Josie & Reggie

Source: Yoplait UK 

Children were increasingly being fed ultra-processed, high-energy, nutrient-poor foods such as biscuits and cakes instead of yoghurt, Yoplait said

Yoplait UK has kicked off a major new ad campaign to highlight the dairy deficit in children’s diets and to educate parents on the benefits of the “calcium and vitamin D-rich” kids’ yoghurts category.

The yoghurt giant’s ad push, fronted by TV presenter Josie Gibson with her son Reggie, follows its publication last month of a study warning children were increasingly being fed with ultra-processed, high-energy, nutrient-poor foods such as biscuits and cakes instead of yoghurt.

The report, ‘Kids’ yoghurt and consumers: a relationship turned sour’, authored by dietitian Dr Carrie Ruxton, warned a 10-year decline in the kids’ yoghurt and fromage frais category could have “devastating implications” for their future nutritional status and bone health.

In the past decade calcium intakes in children had fallen significantly, and just under a fifth of four to 10-year-olds were now clinically deficient in vitamin D, it claimed – to the extent that bone health diseases, such as rickets, were resurfacing again for the first time since the 1950s.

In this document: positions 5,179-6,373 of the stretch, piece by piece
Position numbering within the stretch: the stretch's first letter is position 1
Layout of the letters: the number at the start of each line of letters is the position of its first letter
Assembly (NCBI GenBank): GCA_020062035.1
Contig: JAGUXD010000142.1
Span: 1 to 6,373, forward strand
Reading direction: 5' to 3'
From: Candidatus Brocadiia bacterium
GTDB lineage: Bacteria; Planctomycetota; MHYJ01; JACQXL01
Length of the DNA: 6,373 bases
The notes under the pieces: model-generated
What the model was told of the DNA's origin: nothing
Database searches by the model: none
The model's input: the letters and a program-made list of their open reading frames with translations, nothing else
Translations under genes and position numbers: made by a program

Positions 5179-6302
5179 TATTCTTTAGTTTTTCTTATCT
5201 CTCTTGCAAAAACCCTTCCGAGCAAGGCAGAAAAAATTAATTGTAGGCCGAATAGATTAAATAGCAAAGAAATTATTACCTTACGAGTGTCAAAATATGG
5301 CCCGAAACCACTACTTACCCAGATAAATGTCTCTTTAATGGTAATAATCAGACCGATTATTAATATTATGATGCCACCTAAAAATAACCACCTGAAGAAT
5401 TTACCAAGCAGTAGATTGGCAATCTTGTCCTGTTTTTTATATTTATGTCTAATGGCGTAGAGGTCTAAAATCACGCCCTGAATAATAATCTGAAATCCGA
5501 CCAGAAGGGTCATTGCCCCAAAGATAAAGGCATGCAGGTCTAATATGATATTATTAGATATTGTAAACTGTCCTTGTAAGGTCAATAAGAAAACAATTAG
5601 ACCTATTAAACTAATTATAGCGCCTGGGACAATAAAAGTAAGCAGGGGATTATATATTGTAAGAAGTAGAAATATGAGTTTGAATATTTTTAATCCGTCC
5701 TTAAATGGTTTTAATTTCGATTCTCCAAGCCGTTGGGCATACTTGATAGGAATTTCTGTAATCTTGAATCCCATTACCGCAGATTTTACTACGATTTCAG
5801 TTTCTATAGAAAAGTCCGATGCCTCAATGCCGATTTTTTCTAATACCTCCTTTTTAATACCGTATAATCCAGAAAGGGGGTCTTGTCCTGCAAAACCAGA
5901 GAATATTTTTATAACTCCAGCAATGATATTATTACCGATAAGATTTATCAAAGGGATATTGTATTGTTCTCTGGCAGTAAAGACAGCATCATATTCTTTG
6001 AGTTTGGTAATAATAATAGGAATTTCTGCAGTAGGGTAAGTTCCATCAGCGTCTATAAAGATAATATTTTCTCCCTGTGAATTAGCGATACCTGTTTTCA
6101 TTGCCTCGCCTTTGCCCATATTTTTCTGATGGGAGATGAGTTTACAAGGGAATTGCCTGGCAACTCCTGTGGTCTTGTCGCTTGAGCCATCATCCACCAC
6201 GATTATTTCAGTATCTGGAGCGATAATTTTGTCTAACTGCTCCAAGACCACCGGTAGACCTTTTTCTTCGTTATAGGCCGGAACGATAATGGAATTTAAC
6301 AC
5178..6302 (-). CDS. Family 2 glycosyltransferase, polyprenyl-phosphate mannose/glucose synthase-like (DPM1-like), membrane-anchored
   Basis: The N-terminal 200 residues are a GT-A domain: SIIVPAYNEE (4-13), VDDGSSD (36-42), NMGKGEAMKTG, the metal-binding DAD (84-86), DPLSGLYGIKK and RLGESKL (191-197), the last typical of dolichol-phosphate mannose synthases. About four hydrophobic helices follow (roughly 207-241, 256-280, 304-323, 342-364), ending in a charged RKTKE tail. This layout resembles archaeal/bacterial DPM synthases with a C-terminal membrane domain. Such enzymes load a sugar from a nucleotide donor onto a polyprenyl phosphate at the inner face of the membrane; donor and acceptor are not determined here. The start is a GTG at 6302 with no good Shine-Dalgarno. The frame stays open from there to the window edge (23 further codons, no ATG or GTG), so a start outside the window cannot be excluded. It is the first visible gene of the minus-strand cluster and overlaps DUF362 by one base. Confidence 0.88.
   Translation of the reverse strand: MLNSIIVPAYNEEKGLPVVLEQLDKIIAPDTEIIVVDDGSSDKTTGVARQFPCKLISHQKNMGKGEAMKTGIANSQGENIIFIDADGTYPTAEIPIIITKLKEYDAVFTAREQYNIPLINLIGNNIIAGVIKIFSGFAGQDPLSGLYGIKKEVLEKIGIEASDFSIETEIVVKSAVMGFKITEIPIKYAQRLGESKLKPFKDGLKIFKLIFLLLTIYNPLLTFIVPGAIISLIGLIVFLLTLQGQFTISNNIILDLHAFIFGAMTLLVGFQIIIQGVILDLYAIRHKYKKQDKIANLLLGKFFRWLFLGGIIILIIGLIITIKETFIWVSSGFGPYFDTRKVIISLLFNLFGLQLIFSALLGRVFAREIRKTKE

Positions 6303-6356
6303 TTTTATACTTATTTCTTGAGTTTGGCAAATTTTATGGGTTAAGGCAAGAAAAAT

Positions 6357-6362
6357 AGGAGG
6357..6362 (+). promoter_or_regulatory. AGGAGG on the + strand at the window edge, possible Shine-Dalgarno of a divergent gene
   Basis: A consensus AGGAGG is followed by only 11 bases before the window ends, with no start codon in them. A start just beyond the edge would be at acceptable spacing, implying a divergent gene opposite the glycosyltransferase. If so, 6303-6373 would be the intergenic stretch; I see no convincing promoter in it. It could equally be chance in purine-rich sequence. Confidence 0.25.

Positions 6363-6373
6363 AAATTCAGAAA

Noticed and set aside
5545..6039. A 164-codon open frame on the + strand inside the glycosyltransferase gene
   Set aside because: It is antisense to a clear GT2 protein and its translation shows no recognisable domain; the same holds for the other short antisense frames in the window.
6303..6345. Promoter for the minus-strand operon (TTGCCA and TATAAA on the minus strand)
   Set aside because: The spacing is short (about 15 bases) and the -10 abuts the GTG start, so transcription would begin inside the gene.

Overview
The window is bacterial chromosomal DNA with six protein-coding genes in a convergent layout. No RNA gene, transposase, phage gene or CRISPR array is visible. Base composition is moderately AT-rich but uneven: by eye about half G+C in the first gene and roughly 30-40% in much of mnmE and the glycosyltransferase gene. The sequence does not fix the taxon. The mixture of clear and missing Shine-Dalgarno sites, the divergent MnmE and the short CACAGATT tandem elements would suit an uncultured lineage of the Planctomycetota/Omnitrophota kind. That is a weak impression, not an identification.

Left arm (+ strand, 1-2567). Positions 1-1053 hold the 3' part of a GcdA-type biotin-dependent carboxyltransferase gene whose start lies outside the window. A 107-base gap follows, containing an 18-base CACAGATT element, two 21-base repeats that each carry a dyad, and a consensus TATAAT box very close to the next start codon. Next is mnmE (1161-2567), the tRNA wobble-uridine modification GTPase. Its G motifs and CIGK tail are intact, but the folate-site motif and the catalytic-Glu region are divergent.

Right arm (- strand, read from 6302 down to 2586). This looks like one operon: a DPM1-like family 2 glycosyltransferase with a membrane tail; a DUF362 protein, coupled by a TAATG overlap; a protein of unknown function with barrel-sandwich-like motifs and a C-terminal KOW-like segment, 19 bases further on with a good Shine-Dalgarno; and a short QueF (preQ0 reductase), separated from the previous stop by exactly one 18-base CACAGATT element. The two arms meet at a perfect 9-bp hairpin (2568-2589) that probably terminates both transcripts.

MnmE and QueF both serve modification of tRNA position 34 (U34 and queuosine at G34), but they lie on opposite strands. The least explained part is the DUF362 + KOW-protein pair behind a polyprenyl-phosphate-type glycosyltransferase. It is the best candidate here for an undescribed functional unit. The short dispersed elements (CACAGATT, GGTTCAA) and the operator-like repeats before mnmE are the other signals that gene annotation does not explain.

This had followed a slump in volume sales within the kids’ yoghurt category of 11%, the report outlined.

“Children need nutrient-rich foods such as dairy, which make a significant contribution to vitamin D, calcium and protein intakes, to support their bone growth and development,” Yoplait urged.

Kids’ yoghurt sales losing out to high-sugar nutrient-poor foods such as biscuits: Yoplait

Kids’ yoghurt met what parents were looking for as an ‘ideal snack’, “being nutritious, tasty, filling and fuss-free”, it added.

The ad push, which launched this week, includes out-of-home advertising, social, digital, influencer activity and sampling.

“We are excited to unveil this new campaign featuring household favourite Josie Gibson and her son Reggie, and our full portfolio of products which is aimed at educating on the nutritional value of kids’ yoghurts and challenging the many misconceptions we know have been damaging our category and kids’ health,” said Yoplait head of marketing, Ewa Moxham.

“Our out-of-home advertising has been strategically placed outside retailers to keep kids’ yoghurt front of mind during shopping trips, and our content is geared towards simple yet educational messages for busy parents.”